Meaning of sadism in English:


Pronunciation /ˈseɪdɪz(ə)m/

See synonyms for sadism

Translate sadism into Spanish


mass noun
  • The tendency to derive pleasure, especially sexual gratification, from inflicting pain, suffering, or humiliation on others.

    ‘beneath the apparent loving concern she had glimpsed spite and sadism’
    • ‘They include auto-mutilation of her genitals with a razor, voyeurism, taking sexual pleasure in urination, sadism, and masochism.’
    • ‘Yet this scenario of male sadism and necrophiliac fetishism, this duality of adoration and humiliation does not feel quite right.’
    • ‘Deviant sexual preference as measured by sexual arousal tests may show evidence of a deviation, but no evidence of severe paraphilias such as sexual sadism.’
    • ‘There would be clear evidence of sexual sadism in terms of fantasies, urges, history, and behavior in these cases.’
    • ‘In addition, it is the treatment of choice for the most serious sexual deviations, such as sexual sadism.’
    • ‘Algolagnia is a psychiatric term covering sadism and masochism.’
    • ‘It features scenes of extreme sexual sadism and hardcore bondage as well as graphic depictions of rape.’
    • ‘Psychopathic individuals are not actually linked to sadism, so they don't actually enjoy inflicting pain.’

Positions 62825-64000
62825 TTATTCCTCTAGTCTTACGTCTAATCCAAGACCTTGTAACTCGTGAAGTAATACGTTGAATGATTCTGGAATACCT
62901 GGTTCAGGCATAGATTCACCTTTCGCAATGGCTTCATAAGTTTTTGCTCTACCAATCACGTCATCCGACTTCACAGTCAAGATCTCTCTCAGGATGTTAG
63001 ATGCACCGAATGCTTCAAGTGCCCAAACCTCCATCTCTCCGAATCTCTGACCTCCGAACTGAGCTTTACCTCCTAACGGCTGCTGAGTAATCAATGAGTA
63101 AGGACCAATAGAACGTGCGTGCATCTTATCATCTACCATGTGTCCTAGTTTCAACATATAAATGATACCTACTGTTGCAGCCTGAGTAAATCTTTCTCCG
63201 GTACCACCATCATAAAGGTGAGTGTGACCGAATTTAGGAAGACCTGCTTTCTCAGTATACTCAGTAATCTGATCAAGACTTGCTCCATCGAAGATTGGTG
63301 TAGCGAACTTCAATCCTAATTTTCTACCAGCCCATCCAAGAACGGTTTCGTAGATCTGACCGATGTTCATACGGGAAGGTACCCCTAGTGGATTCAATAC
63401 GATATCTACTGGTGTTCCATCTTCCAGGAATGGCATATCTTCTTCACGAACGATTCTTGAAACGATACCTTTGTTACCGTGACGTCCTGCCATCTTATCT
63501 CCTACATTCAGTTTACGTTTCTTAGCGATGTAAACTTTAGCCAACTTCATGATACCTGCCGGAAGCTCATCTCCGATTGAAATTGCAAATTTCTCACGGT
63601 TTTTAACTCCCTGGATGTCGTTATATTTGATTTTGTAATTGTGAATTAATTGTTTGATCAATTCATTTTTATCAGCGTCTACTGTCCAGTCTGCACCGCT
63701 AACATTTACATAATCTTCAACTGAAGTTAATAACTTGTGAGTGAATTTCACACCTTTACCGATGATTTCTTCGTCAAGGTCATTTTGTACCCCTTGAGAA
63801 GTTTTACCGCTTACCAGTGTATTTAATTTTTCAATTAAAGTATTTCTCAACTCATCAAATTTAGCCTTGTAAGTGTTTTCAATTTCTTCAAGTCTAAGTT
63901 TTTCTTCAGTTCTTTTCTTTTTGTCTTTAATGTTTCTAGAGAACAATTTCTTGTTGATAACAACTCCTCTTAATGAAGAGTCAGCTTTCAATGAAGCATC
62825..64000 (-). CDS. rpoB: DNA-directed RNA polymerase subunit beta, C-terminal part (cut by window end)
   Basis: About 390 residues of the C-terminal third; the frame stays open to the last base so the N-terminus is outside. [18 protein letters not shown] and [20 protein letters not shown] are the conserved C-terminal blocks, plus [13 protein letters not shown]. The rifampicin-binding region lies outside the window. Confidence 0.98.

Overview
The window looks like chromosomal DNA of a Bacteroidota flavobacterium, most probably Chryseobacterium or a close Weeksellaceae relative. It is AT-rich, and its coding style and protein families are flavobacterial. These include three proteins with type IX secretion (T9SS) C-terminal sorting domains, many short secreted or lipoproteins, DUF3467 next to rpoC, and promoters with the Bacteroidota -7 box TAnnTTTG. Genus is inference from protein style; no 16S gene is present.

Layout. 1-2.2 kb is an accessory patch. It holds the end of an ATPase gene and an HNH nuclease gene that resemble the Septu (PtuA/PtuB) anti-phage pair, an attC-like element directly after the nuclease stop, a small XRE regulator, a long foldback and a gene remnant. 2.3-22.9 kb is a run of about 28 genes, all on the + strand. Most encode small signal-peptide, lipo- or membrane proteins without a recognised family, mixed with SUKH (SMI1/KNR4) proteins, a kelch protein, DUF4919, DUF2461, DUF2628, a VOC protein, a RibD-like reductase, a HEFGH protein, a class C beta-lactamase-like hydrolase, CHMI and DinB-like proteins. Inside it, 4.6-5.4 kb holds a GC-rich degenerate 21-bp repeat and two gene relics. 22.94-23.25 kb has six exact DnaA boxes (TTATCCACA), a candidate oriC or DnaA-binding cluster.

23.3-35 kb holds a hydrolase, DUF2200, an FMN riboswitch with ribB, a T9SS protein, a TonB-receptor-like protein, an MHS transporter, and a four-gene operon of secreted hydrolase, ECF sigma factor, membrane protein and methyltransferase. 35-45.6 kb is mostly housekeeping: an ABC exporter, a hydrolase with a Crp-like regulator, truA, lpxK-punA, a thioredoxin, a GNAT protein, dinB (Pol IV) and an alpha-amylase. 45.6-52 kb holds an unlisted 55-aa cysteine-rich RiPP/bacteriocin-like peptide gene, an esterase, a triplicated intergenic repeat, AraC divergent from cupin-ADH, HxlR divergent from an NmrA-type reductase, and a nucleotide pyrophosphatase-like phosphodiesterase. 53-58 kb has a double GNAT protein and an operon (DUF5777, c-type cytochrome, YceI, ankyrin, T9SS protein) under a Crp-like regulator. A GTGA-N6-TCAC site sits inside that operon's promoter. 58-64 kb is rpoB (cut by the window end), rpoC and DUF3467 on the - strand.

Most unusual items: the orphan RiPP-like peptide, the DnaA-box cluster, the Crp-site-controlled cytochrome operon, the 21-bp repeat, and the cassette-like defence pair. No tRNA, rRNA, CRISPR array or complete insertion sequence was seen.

• ‘Man Ray's dalliance with sadism and masochism took place primarily on the theoretical level.’
    • ‘Essentially, Roman and I are both dominants, but we're dominants who like to play with sadism / masochism in the context of our sexual relationship.’
    • ‘At the same time, Freudian psychoanalysis offers an understanding of the formations of sadism and masochism as complementary and vacillating.’
    • ‘As Sarkar says, the incitement to violence is suffused with anxiety about virility, and the treatment of women seems to enact a fantasy of sexual sadism far darker than mere revenge.’
    • ‘Whether or not you buy such arguments, it's clear that the issues of cinematic sadism and spectator pleasure/complicity are far from settled.’
    • ‘The sexual sadism of Use Koch haunts Semprun's tale, and it seems that both aspects of Koonz's speculation are in play here.’
    • ‘This belief illuminates the fact that the exercise of such sadism and humiliation is a fundamentally political act.’
    • ‘Lynchings, so often overtly sexual in their sadism, also betray profound economic anxieties.’
    • ‘‘There is no room in my life for drugs, fights, divorce, adultery, sadism, unnecessary fuss and sex,’ he says now.’
    • ‘As the philosopher points out, ‘There is an aestheticism in masochism, while sadism is hostile to the aesthetic attitude.’’
    • ‘His cavalier endorsement of sadism and sexual abuse for ‘emotional release’ counts as hate under any reasonable definition of the word.’
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Early 19th century apparently from French sadisme, from the name of the Marquis de Sade (see Sade, Comte de).